CSE2500 SYSTEM SECURITY & PRIVACY Introduction to Computer Network Security

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  • Slide 1
  • CSE2500 SYSTEM SECURITY & PRIVACY Introduction to Computer Network Security
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  • Srini & NanditaCSE2500 System Security & Privacy2 Layout n Network Security - what is different from Computer Systems security? n Possible scenarios for network connections and their implication for security concerns n What is the principal mode of attack in networks and how you can defend them? Which part of network structure can we enforce security? How can we do it efficiently?
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  • Srini & NanditaCSE2500 System Security & Privacy3 What we have seen so far? authentication Access control encryption
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  • Srini & NanditaCSE2500 System Security & Privacy4 Internetwork Architecture? Wireless Stranger Wired Stranger Stranger Internet Server
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  • Srini & NanditaCSE2500 System Security & Privacy5 Services of the server are Web servers Email servers FTP servers Web and email servers Web, email and FTP servers Modem servers Web, email, FTP and modem servers Web, email, file servers Etc.
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  • Srini & NanditaCSE2500 System Security & Privacy6 Consider web server n What is the authentication here? n What is the access control here? n If these does not apply, what is the issue with respect to security?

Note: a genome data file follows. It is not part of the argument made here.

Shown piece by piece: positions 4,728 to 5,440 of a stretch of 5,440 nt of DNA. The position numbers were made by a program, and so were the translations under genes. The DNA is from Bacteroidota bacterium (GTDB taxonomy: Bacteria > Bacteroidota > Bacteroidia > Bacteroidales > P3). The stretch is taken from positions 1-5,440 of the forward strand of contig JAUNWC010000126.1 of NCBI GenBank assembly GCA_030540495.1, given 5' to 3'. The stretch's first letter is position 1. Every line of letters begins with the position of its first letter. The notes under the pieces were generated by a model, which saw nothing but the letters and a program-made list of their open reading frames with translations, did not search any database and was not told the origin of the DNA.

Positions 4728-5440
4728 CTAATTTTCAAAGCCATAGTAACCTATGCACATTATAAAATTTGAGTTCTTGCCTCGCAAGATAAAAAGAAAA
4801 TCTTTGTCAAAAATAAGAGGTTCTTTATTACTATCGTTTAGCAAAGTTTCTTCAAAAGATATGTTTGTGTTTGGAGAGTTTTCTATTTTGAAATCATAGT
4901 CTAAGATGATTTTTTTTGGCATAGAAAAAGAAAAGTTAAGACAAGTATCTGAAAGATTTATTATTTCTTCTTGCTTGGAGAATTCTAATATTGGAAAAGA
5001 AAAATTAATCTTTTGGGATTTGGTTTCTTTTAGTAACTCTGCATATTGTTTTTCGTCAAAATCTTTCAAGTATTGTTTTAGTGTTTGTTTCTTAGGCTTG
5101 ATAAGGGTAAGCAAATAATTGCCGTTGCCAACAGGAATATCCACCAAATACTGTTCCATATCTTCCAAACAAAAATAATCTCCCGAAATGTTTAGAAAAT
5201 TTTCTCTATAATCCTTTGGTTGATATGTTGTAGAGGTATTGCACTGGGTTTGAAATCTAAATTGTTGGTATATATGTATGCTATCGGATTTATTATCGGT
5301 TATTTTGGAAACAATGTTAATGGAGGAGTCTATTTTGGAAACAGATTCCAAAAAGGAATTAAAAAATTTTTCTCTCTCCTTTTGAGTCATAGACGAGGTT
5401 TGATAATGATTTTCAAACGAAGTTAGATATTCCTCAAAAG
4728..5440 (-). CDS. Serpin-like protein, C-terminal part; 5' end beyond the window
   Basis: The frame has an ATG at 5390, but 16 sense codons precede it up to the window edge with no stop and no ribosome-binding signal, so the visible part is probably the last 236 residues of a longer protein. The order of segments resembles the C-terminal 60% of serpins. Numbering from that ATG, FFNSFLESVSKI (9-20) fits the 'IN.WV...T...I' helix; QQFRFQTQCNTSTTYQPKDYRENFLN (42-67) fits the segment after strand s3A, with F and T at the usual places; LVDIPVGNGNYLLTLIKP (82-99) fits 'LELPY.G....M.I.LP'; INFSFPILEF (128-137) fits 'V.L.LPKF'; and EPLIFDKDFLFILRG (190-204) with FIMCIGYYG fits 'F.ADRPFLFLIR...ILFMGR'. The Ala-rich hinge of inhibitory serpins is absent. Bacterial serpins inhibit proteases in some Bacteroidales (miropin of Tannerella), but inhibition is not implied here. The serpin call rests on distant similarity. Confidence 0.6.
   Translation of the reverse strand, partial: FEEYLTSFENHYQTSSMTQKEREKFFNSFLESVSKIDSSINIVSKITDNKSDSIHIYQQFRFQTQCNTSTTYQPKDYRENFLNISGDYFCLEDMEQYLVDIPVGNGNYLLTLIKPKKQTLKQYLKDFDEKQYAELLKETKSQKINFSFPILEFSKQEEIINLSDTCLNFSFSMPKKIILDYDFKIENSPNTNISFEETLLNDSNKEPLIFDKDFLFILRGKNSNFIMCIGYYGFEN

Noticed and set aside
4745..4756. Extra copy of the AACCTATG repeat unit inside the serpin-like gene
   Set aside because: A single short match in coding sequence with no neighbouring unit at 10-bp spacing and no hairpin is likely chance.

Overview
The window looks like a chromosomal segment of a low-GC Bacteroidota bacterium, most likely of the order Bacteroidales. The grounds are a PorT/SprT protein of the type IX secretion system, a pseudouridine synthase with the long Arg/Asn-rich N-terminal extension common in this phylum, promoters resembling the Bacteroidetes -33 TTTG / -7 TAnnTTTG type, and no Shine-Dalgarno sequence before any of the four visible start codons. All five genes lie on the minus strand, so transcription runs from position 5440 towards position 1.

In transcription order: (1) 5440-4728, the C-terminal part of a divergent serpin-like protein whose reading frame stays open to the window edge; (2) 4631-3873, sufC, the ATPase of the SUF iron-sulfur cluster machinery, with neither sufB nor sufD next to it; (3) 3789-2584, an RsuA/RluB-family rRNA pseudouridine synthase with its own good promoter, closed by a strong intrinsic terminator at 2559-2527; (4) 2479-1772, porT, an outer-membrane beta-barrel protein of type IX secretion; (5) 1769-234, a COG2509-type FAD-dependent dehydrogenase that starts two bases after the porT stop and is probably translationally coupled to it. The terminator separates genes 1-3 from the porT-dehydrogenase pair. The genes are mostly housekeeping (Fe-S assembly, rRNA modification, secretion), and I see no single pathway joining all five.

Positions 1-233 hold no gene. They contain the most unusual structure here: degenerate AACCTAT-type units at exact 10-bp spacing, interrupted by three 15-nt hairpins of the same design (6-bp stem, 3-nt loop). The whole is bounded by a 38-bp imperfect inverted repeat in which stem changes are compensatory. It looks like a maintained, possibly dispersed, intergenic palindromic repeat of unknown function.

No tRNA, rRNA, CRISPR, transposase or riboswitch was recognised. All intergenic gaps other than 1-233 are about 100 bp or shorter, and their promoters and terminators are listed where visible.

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  • Srini & NanditaCSE2500 System Security & Privacy7 Recap: Security Attacks - Taxonomy n Interruption attack on availability n Interception attack on confidentiality n Modification attack on integrity n Fabrication attack on authenticity The availability (and confidentiality) property need to be preserved how it can be threatened?
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  • Srini & NanditaCSE2500 System Security & Privacy8 Model for network security Information channel Gate Keeper
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  • Srini & NanditaCSE2500 System Security & Privacy9 Attacks are n Snooping or sniffing- Attacker observes network traffic without disturbing the transmission (passive) e.g. snooping for passwords n Sniffing software works by placing a systems network interface into promiscuous mode.
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  • Srini & NanditaCSE2500 System Security & Privacy10 Attacks are n Denial of services make the server in-operative or inefficient e.g: ping (of death) Attack by flooding
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  • Srini & NanditaCSE2500 System Security & Privacy11 Ping Attack The Hacker sends an ICMP Echo request to the target expecting an ICMP echo reply to be returned for each request. The hacker, because of the high bandwidth, can send more requests then the target can handle. Countermeasures No known defense ICMP ECHO Flooding Hacker INTERNET Server Packet 1 Packet 2 Packet 3 Packet 5 Packet 4 Packet n 128K Link T-1 Link Packet n